Castleman Disease

+ -Text Size

Treating Castleman Disease TOPICS

Disclaimer

This information represents the views of the doctors and nurses serving on the American Cancer Society's Cancer Information Database Editorial Board. These views are based on their interpretation of studies published in medical journals, as well as their own professional experience.
The treatment information in this document is not official policy of the Society and is not intended as medical advice to replace the expertise and judgment of your health care team. It is intended to help you and your family make informed decisions, together with your doctor.
Your doctor may have reasons for suggesting a treatment plan different from these general treatment options. Don't hesitate to ask him or her questions about your treatment options.

General treatment information

Once Castleman disease (CD) has been diagnosed, your health care team will discuss treatment options with you. Several different types of treatment can be used for CD. The treatment options depend on the whether the CD is unicentric or multicentric, as well as other factors. Of course, no two patients are exactly alike, and treatment is often tailored to each patient's situation.

Based on your treatment options, you may have different types of doctors on your treatment team. These doctors may include:

  • A surgeon
  • A hematologist: a doctor who treats disorders of the blood and lymph system, including CD.
  • A medical oncologist: a doctor who treats cancer and similar diseases with medicines.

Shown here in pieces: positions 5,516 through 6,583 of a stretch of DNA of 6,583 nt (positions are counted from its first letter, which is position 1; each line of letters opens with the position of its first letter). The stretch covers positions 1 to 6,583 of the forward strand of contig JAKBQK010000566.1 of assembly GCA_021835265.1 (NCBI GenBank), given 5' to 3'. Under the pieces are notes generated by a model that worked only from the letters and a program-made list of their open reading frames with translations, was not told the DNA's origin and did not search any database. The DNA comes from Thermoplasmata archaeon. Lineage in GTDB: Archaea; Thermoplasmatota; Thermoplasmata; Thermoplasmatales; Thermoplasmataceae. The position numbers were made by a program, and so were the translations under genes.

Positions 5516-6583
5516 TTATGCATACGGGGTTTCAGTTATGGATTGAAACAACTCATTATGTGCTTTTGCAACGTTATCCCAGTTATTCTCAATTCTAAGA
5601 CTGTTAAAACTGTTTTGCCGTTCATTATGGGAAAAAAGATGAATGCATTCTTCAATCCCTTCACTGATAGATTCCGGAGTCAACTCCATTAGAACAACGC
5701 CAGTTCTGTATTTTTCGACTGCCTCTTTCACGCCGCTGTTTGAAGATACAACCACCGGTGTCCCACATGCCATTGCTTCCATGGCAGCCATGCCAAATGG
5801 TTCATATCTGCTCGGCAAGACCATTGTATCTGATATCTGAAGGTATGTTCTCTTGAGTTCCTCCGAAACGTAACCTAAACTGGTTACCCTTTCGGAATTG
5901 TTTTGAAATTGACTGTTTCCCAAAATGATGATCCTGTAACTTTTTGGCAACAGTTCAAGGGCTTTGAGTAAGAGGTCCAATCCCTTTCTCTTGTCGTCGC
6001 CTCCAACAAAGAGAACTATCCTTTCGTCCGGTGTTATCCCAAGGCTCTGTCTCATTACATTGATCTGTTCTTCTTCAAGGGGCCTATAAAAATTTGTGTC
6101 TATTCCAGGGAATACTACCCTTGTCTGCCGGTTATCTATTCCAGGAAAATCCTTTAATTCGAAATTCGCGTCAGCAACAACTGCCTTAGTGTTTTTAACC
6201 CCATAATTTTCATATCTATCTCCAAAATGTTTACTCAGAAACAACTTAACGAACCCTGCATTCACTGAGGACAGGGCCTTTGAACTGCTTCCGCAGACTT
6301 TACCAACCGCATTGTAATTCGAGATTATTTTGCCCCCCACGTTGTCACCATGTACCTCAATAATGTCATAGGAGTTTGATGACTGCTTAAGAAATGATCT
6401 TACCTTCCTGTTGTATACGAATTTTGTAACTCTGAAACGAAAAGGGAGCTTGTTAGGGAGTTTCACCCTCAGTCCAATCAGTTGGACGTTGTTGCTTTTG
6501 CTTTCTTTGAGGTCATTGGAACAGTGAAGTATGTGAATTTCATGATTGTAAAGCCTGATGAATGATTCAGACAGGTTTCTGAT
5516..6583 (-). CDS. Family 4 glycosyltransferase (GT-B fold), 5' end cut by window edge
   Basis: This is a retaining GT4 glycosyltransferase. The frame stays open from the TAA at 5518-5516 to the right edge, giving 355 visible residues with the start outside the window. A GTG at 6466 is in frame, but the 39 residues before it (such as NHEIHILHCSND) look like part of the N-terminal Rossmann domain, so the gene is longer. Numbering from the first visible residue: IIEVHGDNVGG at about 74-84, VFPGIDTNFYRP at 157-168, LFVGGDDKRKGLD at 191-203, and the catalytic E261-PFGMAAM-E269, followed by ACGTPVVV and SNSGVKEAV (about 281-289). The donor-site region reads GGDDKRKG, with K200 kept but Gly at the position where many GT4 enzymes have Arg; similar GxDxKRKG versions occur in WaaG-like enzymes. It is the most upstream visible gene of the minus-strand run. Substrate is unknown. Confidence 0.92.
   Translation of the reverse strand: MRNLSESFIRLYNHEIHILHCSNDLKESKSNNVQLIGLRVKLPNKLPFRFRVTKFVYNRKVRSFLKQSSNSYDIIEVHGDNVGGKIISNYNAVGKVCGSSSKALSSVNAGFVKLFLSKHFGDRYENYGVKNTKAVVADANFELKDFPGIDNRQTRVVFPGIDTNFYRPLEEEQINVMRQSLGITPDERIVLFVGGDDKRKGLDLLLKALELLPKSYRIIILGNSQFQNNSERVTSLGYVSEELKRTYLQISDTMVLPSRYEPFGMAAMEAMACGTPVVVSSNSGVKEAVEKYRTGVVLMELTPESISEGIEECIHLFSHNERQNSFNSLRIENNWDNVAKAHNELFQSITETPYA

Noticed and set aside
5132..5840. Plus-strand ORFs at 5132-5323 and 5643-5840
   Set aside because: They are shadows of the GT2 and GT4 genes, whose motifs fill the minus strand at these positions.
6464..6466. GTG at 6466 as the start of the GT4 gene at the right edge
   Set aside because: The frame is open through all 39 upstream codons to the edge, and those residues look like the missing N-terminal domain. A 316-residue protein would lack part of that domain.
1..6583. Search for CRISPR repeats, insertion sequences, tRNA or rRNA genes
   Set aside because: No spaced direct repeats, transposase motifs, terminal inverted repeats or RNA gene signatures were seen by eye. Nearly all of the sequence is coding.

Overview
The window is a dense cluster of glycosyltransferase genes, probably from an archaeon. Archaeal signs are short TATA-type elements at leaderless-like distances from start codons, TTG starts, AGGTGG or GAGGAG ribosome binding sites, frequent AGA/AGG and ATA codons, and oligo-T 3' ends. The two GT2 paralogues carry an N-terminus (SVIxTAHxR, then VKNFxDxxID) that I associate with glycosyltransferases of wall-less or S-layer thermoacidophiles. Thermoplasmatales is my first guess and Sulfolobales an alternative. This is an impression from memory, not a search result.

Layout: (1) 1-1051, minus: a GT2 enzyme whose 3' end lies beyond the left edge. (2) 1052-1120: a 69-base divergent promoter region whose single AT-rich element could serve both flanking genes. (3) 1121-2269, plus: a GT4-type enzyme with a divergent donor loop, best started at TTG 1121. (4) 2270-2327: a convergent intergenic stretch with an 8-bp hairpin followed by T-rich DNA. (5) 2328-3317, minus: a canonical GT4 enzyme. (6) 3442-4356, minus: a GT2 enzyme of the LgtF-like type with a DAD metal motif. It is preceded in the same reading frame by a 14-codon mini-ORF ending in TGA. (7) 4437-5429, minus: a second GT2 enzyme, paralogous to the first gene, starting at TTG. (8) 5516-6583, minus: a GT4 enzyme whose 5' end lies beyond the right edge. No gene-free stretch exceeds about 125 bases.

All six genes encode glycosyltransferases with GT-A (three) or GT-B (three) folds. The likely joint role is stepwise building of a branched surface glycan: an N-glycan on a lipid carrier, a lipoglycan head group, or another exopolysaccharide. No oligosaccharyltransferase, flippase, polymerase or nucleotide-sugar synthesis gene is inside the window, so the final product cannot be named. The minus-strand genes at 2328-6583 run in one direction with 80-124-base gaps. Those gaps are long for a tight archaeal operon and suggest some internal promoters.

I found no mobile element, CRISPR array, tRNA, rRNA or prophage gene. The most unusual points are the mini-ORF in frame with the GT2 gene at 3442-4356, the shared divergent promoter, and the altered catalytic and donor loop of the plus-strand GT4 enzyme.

• A radiation oncologist: a doctor who treats cancer and similar diseases with radiation therapy.

Many other specialists may be involved in your care as well, including nurse practitioners, nurses, nutrition specialists, social workers, and other health professionals.

It is important to discuss all of your treatment options as well as their possible side effects with your doctors to help make the decision that best fits your needs. In choosing a treatment plan, consider your health and the type of CD. Be sure that you understand all the risks and side effects of the various treatments before making a decision.

CD is a rare disease, so not many doctors have much experience in treating it. If time permits, it is often a good idea to seek a second opinion. Getting a second opinion can give you more information and help you feel confident about the treatment plan that you choose. Your doctor should be willing to help you find another cancer doctor who can give you a second opinion.

The next few sections describe the types of treatment used for Castleman disease. This is followed by a discussion of the typical treatment options based on the type of CD, as well as other factors when these are important.


Last Medical Review: 06/11/2012
Last Revised: 06/11/2012